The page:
Love us or hate us, recruiters typically have the connection, the ear, and the trust of the very decision makers you’re dying to impress. In fact, said decision makers pay us to bring them the right candidates, which means that partnering up with influential recruiters can dramatically accelerate your job search. (More on that, here .)
If you play your cards right.
On the other hand, irritating us (intentionally or unintentionally) can bring the operation to a screeching halt.
So, if you’re planning to—or currently—work with a recruiter, you should learn how to make the most out of the relationship .
Here are five things recruiters commonly complain about—and how to avoid them.
When we contact you about a specific opening and you’re kind of lukewarm about it (or on the fence about changing jobs at all), it’s OK to tell us this. We would much rather know where you’re at up front, rather than go all the way through the process only to have you say, “Oh, hey—I don’t really love this opportunity. I’m just going to keep my current job.”
Feigning interest—even if you’re simply trying to be polite—doesn’t benefit anyone in the equation. It wastes your time, our time, and hiring managers’ time.
Likewise, if you have another possible opportunity on the table—one that will compete with our client’s opening—please tell us. If we have an honest and complete picture of you, your interest, and your circumstances, we can best represent you through the process (and not look like a moron through the eyes of our client if you pull a fast one on us).
2. Applying for the Same Job Directly
Good recruiters will ask you early on in the process, “Have you ever applied for a job at or interviewed with this company?” We ask this because, if the hiring company already has your information on file, we will more than likely be ineligible to represent you. Why would they pay us to “find” you if, in fact, you’ve already introduced yourself to the same company?
Similarly, if we discuss a position with you and agree to introduce you to the client, please don’t race out that afternoon and apply for the very job we’ve just talked about “for good measure.” Always remember that recruiters are paid to introduce talent to our corporate clients. If you trump our ability to do this after we’ve shared an opportunity with you? You might be on the express train to our “blackball” list.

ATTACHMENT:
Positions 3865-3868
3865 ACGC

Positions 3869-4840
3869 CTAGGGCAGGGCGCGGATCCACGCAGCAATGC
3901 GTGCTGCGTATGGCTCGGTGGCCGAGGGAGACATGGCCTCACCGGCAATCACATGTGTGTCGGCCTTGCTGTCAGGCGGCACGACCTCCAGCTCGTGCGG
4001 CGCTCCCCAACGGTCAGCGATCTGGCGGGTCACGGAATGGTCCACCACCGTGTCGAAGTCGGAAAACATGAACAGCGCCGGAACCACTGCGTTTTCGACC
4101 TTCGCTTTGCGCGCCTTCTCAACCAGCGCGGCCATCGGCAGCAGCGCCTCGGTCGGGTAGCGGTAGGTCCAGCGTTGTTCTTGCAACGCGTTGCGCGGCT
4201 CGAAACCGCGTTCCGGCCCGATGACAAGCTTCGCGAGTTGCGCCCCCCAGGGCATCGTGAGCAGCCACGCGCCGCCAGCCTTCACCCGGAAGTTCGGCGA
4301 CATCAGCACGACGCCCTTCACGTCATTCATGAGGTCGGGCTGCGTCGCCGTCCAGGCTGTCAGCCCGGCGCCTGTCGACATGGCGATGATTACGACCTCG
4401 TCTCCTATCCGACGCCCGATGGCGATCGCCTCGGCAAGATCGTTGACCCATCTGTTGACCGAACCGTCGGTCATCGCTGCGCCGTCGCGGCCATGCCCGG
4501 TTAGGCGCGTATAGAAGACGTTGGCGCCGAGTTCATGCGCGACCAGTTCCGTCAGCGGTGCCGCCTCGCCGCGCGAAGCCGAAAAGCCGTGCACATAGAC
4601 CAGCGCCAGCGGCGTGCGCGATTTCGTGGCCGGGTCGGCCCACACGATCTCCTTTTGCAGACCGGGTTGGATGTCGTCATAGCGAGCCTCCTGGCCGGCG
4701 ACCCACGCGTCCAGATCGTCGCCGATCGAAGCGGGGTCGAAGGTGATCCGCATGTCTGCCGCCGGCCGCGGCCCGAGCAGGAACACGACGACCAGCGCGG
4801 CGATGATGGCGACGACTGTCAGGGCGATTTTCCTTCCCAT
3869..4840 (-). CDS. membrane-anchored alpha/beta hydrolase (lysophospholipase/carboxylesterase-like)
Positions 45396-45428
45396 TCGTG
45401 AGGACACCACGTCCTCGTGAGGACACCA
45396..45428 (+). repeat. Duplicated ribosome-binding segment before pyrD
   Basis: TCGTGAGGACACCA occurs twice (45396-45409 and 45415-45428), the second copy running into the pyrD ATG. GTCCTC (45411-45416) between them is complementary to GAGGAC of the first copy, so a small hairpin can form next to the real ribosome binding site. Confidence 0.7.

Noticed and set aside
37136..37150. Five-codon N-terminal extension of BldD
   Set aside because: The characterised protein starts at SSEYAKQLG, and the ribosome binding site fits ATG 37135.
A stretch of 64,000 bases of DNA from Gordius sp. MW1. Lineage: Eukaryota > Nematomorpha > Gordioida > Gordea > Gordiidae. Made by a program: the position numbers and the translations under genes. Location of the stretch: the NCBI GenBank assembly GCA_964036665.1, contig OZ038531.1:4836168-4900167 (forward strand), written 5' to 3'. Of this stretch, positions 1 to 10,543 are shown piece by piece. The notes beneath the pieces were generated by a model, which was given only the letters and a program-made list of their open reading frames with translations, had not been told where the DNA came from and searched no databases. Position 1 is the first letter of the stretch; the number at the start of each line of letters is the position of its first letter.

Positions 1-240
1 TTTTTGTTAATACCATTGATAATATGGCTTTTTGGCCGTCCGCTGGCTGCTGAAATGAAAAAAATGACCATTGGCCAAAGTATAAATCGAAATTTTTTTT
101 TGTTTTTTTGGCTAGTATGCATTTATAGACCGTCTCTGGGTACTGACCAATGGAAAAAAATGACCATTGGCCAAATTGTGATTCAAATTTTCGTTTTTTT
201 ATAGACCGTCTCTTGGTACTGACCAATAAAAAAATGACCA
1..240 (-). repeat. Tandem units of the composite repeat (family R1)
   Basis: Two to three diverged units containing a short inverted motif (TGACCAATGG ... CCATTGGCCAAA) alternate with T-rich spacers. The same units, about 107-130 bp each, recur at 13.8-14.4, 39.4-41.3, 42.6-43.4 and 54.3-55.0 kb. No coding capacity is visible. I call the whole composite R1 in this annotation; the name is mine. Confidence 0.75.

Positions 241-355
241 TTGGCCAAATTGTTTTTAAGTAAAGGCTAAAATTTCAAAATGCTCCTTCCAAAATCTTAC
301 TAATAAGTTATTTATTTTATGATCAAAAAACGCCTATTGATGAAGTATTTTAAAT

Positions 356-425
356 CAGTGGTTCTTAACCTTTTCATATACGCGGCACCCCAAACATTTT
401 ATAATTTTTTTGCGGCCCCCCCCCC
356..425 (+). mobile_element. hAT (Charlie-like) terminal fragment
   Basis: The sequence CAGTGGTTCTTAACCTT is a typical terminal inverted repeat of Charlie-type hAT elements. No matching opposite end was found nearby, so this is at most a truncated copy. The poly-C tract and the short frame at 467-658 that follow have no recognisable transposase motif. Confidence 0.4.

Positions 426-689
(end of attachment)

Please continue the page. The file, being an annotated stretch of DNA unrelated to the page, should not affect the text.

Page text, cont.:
3. Cancelling at the Last Minute
Sure, we understand that things come up. Emergencies happen, absolutely. But if you decide at 2 PM on a Thursday that your 2:30 interview time sort of puts a crimp in your day, we’re not going to be happy. Your move will also then make our clients disappointed in us, because we’ve just wasted their time.
When you commit to an interview with one of our clients, we’re relying on you to show up, on time and fully prepared. If you have any doubt that the timing will work, alert us in advance so that we can arrange an alternative.
4. Thinking it’s in the Bag
My grandmother used to always say, “Close doesn’t count, except in horse shoes.” (I now know the phrase includes “… and hand grenades.” My grandma spared my eight-year-old ears that part.)
Close certainly doesn’t count when attempting to land a new job. I’ve seen some spectacular crash-and-burn moments among candidates who assumed they had the job offer in the bag before they actually did . The most memorable of these moments, by the way, was the time the frontrunner made a Rogaine crack to the bald interviewer, seconds before he was going to receive a job offer.
(He did not get the job offer.)
Even if a recruiter shares exuberantly that you’re this close to landing the job, you absolutely must go the distance performance wise, all the way through the interview process. You’re still interviewing until you have a written offer in hand.
5. Going Around the Recruiter
When a recruiter finds you, introduces you to an opportunity, gets your buy-in on working together, and then submits you to the employer for consideration, she sort of considers you “hers,” at least so long as this particular opportunity goes. If you then go around her and contact the employer directly, without first discussing your plan with the recruiter? She will be annoyed.
If you feel like a recruiter isn’t being timely or is not representing you well, you should first attempt to discuss this with her directly. If you get nowhere, your next step is to contact the department manager or the agency’s leader. Dialing up employers directly when they’ve already commissioned recruiters to help will more often than not backfire on you. They’ve hired the recruiters for a reason: to work with you.
Recruiter relationships can be fruitful and rewarding, especially when you get a great one. Just (pretty please) accept that you have a role in the relationship and the process. And, whether you love or hate us, realize that recruiters have both power—and feelings.
Photo of job seekers courtesy of Shutterstock .
Jenny Foss is a career strategist, recruiter, and the voice of the popular career blog JobJenny.com. Based in Portland, OR, Jenny is the author of the Ridiculously Awesome Resume Kit and the Ridiculously Awesome Career Pivot Kit. Also check out the recently-launched Weekend Resume Makeover Course, find Jenny on Twitter @JobJenny, and book one-on-one coaching sessions with her on The Muse's Coach Connect.More from this Author